"It took a long time to get Perry to acknowledge they had a problem and they had screwed the thing up," says attorney Jerry Gunn, who won a settlement for the family in mediation. "And then they just ignored the rest of the problems in terms of the health of the child."
Inspectors say most problems with tract-home construction result from spotty oversight. Boutique home builders, such as Builders West, usually tell superintendents to police contractors at no more than two projects simultaneously. Bob Hooker, a Builders West superintendent, says another local builder gave him ten times that workload. "With the drive time and just walking in and out of 20 doors," he says, "nobody gives you the time" to do the job.
Such supervision might not have mattered as much 15 years ago, when many houses were still built by trained craftsmen who had risen over a lifetime though the apprentice system. Those days are over. "Now it's like, if I need a framing crew and I'm five guys short, I stop down at the corner and pick up five day laborers and take them," says Donald Lawson, owner of VIP Home Inspections. "We see so much new construction where, if [workers] are a half-inch off on a rafter cut, hey, they just leave it. You see these guys out here working and they've got the two-by-four -- the lumber -- over their knee, and they're just kind of eyeballing it and cutting it."
Lawson discovers building code violations in nearly every house he visits. "The craftsmanship has been going downhill," he says. Well-trained inspectors regularly find overbored wall studs, exposed fasteners in roofs, and windows installed with only a handful of nails. He says he recently detected probable leaks in windows installed in a Perry town house; Perry wanted to do a quick recaulking and forget about it.
Some architects believe the problem is cultural. Perhaps more than any city in the United States, Houston fashions itself as a mecca for inexpensive housing. The region consistently ranks among the most affordable major urban areas in the nation for home buyers. "I think, at least in the present, Houston has really bought into the idea that this is the place where you can get things the cheapest," says Rice University architecture professor Stephen Fox, "and that is promoted as a great virtue of Houston, without understanding the price you pay for cheapness."
Some building inspectors say new houses in Houston are so shoddy that they're dangerous. When Hurricane Alicia swept through Houston in 1983, it brought 125-mile-per-hour winds. "If that storm would have come through now," Black says, "you would have seen probably 25 to 30 percent of the houses that are up right now on the ground."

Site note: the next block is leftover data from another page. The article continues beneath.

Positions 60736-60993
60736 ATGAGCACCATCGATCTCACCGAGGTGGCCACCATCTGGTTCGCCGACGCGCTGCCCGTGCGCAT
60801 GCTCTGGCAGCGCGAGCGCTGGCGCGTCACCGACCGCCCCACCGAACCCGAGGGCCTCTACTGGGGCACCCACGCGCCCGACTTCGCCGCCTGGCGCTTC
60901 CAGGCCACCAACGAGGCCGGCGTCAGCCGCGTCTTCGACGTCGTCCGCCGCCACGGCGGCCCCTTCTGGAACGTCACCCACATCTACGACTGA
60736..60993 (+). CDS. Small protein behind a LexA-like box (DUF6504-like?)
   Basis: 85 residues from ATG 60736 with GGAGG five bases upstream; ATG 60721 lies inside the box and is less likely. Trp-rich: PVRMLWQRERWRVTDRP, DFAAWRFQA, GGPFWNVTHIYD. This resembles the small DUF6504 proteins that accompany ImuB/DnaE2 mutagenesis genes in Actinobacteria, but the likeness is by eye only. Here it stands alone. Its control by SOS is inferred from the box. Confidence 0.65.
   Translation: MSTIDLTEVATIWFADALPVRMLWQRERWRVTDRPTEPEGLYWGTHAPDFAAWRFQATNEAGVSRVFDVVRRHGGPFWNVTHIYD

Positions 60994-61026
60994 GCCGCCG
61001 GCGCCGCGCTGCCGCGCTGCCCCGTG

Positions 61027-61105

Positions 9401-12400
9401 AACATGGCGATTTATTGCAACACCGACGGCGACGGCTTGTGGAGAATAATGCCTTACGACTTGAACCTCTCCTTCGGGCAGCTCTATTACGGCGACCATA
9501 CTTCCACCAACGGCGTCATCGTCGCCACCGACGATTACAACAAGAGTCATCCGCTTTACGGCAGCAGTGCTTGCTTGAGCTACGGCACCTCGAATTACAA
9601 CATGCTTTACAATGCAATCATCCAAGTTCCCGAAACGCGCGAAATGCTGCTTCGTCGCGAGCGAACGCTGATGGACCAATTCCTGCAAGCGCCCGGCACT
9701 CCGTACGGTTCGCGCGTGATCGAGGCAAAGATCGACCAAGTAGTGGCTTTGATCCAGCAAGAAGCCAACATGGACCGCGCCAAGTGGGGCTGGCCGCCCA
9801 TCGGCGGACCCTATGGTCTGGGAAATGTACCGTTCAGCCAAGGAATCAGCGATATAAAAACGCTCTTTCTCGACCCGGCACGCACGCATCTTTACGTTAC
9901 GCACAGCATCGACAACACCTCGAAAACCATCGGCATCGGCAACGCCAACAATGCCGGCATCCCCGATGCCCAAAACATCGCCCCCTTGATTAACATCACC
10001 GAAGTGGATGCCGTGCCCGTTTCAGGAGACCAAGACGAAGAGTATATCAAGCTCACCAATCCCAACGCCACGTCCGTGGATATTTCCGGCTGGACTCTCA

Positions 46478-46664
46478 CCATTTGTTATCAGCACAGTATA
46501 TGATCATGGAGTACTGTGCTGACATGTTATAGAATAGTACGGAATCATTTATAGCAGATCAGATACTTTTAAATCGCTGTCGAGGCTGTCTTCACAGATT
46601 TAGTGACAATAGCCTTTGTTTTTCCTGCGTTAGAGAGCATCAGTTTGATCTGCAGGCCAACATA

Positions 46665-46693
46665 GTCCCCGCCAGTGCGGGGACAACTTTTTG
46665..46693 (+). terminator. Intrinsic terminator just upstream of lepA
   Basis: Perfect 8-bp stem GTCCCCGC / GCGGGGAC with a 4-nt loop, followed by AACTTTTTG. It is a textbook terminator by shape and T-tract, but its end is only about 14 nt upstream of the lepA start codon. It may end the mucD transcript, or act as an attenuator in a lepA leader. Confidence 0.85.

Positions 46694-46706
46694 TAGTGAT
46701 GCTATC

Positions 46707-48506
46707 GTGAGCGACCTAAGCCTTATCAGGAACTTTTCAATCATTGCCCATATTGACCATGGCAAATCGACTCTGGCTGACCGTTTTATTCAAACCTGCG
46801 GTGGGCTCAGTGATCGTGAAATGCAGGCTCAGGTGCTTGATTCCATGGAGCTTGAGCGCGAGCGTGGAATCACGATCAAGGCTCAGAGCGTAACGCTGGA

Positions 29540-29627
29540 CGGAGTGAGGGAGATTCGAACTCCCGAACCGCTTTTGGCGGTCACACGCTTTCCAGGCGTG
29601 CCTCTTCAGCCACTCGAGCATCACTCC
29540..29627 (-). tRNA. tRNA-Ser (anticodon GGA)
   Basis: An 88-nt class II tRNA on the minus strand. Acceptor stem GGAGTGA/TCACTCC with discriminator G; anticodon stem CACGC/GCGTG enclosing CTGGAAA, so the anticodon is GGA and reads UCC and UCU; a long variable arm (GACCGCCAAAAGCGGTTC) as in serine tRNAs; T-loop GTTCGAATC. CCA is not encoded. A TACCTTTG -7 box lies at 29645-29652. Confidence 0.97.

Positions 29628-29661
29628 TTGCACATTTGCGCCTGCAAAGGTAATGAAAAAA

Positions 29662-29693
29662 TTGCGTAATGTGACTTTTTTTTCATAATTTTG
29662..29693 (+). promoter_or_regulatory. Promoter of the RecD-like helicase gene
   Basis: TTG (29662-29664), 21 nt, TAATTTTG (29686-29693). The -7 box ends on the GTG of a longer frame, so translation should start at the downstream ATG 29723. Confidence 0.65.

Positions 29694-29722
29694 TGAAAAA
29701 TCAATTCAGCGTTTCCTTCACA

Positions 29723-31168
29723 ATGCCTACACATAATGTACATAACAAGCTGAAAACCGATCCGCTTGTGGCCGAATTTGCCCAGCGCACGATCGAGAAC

Black, who describes himself as a staunch conservative, isn't the kind of Perry critic to ramble on about aesthetics in the manner of artsy architecture professor Williams. But his concerns about building quality have led him to even starker conclusions. "I like to believe that, in some of these subdivisions," he says, "we're building tomorrow's slums today."
Of course, not every aspect of a Perry town house is cheap. The wood frames might be thrown up by a guy off the street and the foundations might crack, but the same houses often come with granite countertops and stainless-steel stoves. "I consider it to be ostentation that seeks a perceived social status," Williams says. "In Europe, it's about education and good design. Here, it's gobbledygook extras for instant gratification."
Perry town-house buyers ultimately may pay a steep price for their preferences. Unlike suburban homes, most town houses share walls and foundations with their neighbors, which means owners can't simply tear them down in 30 years and sell the property for the land value.
But home buyers also may be convinced they're purchasing quality houses when they have no way to know what they're getting, Black says. A city ordinance passed in October gave builders the option of using their own inspectors, instead of city inspectors, to certify that houses comply with codes. The realtor touts Perry's "independent" inspectors, yet those inspectors may have a conflict of interest, Black says.
"These inspectors that work for these builders, they are not going to make it rough on the builder," he says, "because the builder won't hire them again. It's their gravy train."
Black is one of the city's few independent building inspectors who doesn't rely on repeat business from builders and realtors. He says his standards have prompted some realtors to ban him from inspecting their houses. "People need to know what they're getting into, and they don't," he says. "They're just lambs for the slaughter."
Better inspections might have saved buyers such as Agnew and Rylander thousands of dollars. But by 1998, Houston's freewheeling housing market already had netted Bob Perry millions. Selling 1,102 houses that season, he became the second-largest home builder in the city -- up from the seventh-largest just two years earlier.